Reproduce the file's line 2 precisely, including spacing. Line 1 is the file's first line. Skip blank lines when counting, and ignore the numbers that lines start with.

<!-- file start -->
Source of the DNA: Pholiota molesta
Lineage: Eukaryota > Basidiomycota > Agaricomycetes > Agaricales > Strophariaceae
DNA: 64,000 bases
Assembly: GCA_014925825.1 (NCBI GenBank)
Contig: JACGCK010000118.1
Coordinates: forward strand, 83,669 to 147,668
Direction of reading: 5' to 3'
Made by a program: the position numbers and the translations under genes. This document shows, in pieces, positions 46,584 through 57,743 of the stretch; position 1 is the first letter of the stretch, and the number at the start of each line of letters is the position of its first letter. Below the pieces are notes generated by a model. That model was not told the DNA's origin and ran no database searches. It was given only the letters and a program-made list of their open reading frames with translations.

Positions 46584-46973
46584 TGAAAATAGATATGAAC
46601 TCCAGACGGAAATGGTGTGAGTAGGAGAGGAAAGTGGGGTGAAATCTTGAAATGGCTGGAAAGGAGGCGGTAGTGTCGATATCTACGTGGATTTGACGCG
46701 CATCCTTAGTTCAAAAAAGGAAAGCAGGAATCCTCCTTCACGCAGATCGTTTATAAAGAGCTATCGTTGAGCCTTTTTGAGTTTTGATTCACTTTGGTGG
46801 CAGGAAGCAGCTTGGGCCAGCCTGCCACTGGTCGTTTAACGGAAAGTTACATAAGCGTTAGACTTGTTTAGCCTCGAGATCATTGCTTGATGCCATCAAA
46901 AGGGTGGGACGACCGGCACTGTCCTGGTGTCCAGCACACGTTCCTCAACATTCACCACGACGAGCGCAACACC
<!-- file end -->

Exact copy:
Lineage: Eukaryota > Basidiomycota > Agaricomycetes > Agaricales > Strophariaceae